Migrant Children Heard Crying On Tape Are The Voices 'Left Out' Of Conversation Children separated from their parents at the U.S.-Mexico border and held at a Border Patrol facility are heard wailing inconsolably in seven minutes of audio obtained by ProPublica.
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Migrant Children Heard Crying On Tape Are The Voices 'Left Out' Of Conversation

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Migrant Children Heard Crying On Tape Are The Voices 'Left Out' Of Conversation

Migrant Children Heard Crying On Tape Are The Voices 'Left Out' Of Conversation

Migrant Children Heard Crying On Tape Are The Voices 'Left Out' Of Conversation

  • Download
  • <iframe src="https://www.npr.org/player/embed/621579091/621579092" width="100%" height="290" frameborder="0" scrolling="no" title="NPR embedded audio player">
  • Transcript

In a handout photo, the inside of a U.S. Customs and Border Protection detention facility shows detainees inside fenced areas at Rio Grande Valley Centralized Processing Center in Rio Grande City, Texas, on June 17. Courtesy CBP/Handout/via Reuters hide caption

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Courtesy CBP/Handout/via Reuters

In a handout photo, the inside of a U.S. Customs and Border Protection detention facility shows detainees inside fenced areas at Rio Grande Valley Centralized Processing Center in Rio Grande City, Texas, on June 17.

Courtesy CBP/Handout/via Reuters

A recording of migrant children crying for their mothers and fathers has gripped the nation — and ratcheted up the debate over the Trump administration's policy of separating families at the border.

The seven minutes of audio, recorded last week, provide rare insight into one of the facilities where children are temporarily held while their parents remain in immigration detention.

Amid the wailing children, a Border Patrol officer is heard saying in Spanish: "Well, we have an orchestra here. What's missing is a conductor." The children had been held at the unidentified facility less than 24 hours.

An unnamed source made the recording and provided it to Jennifer Harbury, a civil rights attorney who works in Texas' Rio Grande Valley. Harbury, in turn, provided it to Ginger Thompson, a senior reporter with the investigative news organization ProPublica.

Harbury told CBS News that the person who provided the tape to her is a person known to her and is of "impeccable integrity." She added that the whistleblower made the tape in person and brought it to her.

The recording fills a critical gap in understanding the policy of separating families at the border. There's been a lot of debate about the policy such as where it came from and who started it, ProPublica's Thompson says.

But those discussions have taken place at a "sanitized level, where we talk in sterile political terms," she says.

"The voices that have been left out of that conversation are the voices of the people with the most at stake, who are these children," Thompson says. "Unless we hear from the children, we don't have a real understanding of what it is, of what this policy is, and what it's doing."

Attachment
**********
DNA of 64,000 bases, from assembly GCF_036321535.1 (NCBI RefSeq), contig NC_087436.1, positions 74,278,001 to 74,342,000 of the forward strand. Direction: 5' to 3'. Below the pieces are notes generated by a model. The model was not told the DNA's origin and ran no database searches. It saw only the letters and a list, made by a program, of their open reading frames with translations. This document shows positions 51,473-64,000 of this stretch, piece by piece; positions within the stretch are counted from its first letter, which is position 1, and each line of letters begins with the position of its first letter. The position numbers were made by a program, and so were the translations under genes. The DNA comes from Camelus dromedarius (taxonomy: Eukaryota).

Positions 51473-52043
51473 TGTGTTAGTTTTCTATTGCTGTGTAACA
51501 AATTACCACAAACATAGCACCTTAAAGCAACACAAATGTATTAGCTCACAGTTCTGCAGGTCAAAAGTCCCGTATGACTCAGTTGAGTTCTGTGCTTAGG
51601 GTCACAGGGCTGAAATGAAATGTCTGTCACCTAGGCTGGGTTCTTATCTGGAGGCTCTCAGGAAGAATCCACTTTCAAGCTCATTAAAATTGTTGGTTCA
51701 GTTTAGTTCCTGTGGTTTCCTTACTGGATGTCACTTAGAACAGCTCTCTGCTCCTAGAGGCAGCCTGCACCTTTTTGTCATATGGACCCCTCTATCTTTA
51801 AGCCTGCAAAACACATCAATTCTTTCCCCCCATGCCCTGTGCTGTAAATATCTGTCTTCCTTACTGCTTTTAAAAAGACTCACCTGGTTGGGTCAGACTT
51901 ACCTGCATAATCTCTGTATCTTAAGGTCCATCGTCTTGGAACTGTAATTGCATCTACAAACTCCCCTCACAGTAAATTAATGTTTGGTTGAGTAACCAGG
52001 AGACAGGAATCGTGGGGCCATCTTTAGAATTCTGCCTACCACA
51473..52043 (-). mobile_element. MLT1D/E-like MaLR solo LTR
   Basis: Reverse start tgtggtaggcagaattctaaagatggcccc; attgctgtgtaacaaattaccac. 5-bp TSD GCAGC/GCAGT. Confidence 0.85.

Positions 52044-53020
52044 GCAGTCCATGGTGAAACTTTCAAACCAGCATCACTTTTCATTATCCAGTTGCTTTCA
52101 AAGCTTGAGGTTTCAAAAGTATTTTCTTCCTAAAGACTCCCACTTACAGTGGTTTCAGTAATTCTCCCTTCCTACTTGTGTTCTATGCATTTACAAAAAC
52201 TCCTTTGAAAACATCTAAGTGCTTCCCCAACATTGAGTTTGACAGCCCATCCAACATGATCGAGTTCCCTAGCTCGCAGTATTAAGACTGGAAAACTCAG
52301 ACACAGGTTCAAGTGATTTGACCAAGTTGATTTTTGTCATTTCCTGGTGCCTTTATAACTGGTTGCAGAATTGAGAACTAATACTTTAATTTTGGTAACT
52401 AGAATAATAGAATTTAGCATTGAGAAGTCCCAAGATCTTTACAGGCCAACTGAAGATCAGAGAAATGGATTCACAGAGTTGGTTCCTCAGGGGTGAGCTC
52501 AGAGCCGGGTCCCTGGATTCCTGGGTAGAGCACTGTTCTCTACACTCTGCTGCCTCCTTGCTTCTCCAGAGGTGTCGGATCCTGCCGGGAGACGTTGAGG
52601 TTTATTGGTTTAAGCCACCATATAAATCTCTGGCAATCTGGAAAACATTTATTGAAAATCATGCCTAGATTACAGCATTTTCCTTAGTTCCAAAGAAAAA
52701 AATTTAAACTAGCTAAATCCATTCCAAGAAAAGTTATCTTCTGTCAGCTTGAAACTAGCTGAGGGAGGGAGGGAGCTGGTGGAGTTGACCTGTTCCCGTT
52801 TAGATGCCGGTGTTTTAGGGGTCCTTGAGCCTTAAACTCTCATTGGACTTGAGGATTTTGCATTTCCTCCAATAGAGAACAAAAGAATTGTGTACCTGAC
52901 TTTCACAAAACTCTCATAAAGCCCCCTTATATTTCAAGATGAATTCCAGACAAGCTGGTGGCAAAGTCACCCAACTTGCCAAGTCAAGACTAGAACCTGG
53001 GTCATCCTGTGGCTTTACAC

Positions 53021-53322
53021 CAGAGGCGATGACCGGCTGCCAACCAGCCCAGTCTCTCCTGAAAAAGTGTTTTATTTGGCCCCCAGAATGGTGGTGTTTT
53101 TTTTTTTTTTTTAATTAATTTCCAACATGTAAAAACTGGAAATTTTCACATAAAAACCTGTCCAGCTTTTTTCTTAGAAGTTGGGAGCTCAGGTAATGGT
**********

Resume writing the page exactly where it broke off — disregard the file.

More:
Interview Highlights

On what Thompson knows about the source

This is a source that has had access to this facility, has had access to this facility on a number of occasions, and has legitimate reason to have access to this facility, and has access to the people who are in this facility.

I can't tell you who the person is and I can't tell you what the person does because that would identify the person. And that person is justifiably worried about retaliation for making this recording.

On whether the audio was edited

It was not edited. ... I spoke at length with the source about having all of this audio, and had a long discussion about why we would not accept a tape that was edited.

On whether it's possible to judge how representative the recording is

A lot of times journalists, what we do to try to explain a reality — a big reality that involves thousands of people — is we try to find one case, go in deep on one as a way to show a larger reality.

Could we say that this is what it looks like in every place? I don't think we purport to say that this is what it looks like in every place. But we say that this is certainly what it looks like here. And if it looks like this here, it raises questions about what it looks like in other places, and I think gives some indication of what things might look like in other places.

On whether the recording could have been made at a particularly bad moment or taken out of context

Not according to my source, who as I've said, has had access to these facilities for a while, and has seen these kinds of separations and has been in the middle of this policy for a while. So no, I got no indication from this source. This was an average day at a Border Patrol facility.

On what's happening during the recording — and the Border Patrol agent heard making a joke

One of the things you can hear fairly clearly are consular officials talking to the kids and trying to console them. There is one point where one of the officials talks to a kid, is handing the child a toy, and then they're trying to urge the kids to eat something and they're handing out snacks, and they're asking the kids where they're from. And the Border Patrol official is also trying to console the kids. And I think in his comment about the orchestra, he's kind of, I think, trying to lighten the mood and maybe clumsily trying to joke with the kids. It's just clear from the tape the kids are inconsolable.

On what Thompson thought when she first the tape

It was shocking, to be honest. I have lots of small children in my own family, and their voices kept ringing through my head as I was listening to the voices of these kids and thinking about what must these kids be going through. It's just incredibly powerful.